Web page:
Last year I started my way down the path to getting back into film photography. I bought my Rolleiflex, I learned to process b&w film and I had a lot of fun.
Just recently I’ve been lucky enough to become the proud owner of several more film cameras and associated equipment. My dad decided to have a clear out and knowing that I would put this photographic equipment to good use, I started to come home with bags of it after every visit.
The photo above shows me holding my dad’s Ricoh GR1s, a 35mm film compact produced in the late 1990s. It is small and light and yet very sturdy due to a magnesium alloy body. It also sports a 28mm prime lens which has a great reputation for being sharp. For a long time I’ve felt the need to have a compact camera which is light enough to carry on hikes up mountaints, and sturdy enough to withstand that kind of environment. The problem with digital cameras which might fit the bill is that they either have very small sensors (not good) or are very expensive (also not good). Here I have a full frame 35mm camera with a great lens which would be well suited to landscape photography (or street photography) and I’m sure it will soon be taken to the top of a mountain or two.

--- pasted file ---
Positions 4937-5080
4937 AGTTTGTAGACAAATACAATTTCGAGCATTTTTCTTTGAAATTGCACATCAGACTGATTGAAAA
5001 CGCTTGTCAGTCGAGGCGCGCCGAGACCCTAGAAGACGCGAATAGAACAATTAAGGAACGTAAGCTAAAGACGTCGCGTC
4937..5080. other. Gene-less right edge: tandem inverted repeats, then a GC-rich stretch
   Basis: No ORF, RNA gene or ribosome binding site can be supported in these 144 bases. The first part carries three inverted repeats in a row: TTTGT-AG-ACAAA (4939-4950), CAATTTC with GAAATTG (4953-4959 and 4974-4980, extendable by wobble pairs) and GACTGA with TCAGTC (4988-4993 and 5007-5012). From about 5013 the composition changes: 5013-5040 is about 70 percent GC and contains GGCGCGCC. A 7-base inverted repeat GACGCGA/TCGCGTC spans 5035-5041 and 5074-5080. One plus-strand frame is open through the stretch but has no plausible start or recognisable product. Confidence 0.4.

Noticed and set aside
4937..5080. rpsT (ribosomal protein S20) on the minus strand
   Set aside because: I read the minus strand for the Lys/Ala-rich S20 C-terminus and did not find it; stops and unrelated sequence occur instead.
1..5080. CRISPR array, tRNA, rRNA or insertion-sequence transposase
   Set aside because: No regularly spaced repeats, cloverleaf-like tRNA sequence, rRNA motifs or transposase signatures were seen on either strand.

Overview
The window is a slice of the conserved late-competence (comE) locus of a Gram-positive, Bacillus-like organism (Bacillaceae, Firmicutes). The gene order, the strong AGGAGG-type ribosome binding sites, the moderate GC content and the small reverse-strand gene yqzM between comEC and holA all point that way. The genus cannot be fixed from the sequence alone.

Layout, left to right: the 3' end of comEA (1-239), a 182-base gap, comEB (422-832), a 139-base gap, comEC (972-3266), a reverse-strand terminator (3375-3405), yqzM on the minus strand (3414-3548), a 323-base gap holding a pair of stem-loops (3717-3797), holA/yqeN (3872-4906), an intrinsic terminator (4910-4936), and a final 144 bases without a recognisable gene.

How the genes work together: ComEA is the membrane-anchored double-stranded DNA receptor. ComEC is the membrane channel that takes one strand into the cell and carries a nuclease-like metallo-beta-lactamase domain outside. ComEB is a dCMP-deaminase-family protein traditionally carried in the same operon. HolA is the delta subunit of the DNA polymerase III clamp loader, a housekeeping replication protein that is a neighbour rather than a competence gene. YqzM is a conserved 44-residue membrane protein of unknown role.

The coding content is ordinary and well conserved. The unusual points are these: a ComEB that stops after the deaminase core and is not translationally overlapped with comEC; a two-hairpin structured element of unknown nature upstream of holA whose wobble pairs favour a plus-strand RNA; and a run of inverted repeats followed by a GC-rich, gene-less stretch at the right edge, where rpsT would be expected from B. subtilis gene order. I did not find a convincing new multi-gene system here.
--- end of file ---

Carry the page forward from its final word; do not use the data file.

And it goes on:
My dad also gave me a Canon EOS 300v, an SLR camera of a similar vintage to the Ricoh. I’ve run a roll of film through it but not yet processed it. The advantage of this camera is that I can use most of the lenses I use with my EOS 7D with this body.
And then my dad gave me a Pentax Spotmatic, which was the first SLR sold offering Through The Lens (TTL) metering. This came to me along with a couple of great Super Takumar lenses : a 55mm f1.8 and a 135mm f3.5. I’m very keen to get out and shoot with the Pentax and I’m also looking forward to trying those Super Taks out with my EOS 7D. I’ve invested (all of about £5) in an M42 to EF adapter so I’m set to go.
I’ve also finally got a light meter so I can get out and shoot with older cameras which don’t have an in-built light meter. It’s a Weston Master model S74/715 which was produced between 1939 and 1945, which makes it a very fitting companion to my Rolleiflex which was built at around the same time.
I’d still like to get my hands on a folding 120 camera, but I have plenty to play around with for now and it’s great to put some of this fantastic engineering back into use. Getting out to shoot with my 1945 Rolleiflex is such great fun, especially in combination with the Weston Master light meter. There’s not a battery in sight and 120 film was introduced back in 1901 so I’m using technology which is in parts over a century old to capture views of a 21st Century world.